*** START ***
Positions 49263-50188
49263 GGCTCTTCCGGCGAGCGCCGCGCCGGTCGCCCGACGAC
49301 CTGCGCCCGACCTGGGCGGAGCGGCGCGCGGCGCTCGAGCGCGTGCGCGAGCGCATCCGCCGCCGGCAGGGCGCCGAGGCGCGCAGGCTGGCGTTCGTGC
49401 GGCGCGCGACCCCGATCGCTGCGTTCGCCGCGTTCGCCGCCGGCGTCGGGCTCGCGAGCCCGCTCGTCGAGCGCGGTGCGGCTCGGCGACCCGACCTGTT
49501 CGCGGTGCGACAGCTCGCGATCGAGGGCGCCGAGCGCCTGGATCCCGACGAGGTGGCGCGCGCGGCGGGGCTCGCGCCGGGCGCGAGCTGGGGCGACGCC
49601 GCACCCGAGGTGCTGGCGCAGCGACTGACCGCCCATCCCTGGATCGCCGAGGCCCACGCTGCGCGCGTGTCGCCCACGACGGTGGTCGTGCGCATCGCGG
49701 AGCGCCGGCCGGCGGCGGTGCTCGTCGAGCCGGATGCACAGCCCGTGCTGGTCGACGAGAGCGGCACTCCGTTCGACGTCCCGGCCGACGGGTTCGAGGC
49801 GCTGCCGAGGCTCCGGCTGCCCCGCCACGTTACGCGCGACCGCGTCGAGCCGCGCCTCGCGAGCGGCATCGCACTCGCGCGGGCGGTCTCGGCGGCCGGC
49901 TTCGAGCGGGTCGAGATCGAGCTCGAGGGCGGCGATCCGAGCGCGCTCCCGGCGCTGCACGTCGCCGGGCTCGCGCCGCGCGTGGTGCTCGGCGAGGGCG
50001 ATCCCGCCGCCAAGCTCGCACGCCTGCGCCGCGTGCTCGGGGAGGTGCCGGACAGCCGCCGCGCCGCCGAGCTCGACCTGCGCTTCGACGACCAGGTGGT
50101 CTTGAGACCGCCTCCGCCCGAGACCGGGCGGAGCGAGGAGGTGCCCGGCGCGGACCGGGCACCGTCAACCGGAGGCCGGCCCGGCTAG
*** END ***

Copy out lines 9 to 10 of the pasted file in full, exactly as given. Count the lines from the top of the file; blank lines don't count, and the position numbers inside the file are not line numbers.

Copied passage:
49901 TTCGAGCGGGTCGAGATCGAGCTCGAGGGCGGCGATCCGAGCGCGCTCCCGGCGCTGCACGTCGCCGGGCTCGCGCCGCGCGTGGTGCTCGGCGAGGGCG
50001 ATCCCGCCGCCAAGCTCGCACGCCTGCGCCGCGTGCTCGGGGAGGTGCCGGACAGCCGCCGCGCCGCCGAGCTCGACCTGCGCTTCGACGACCAGGTGGT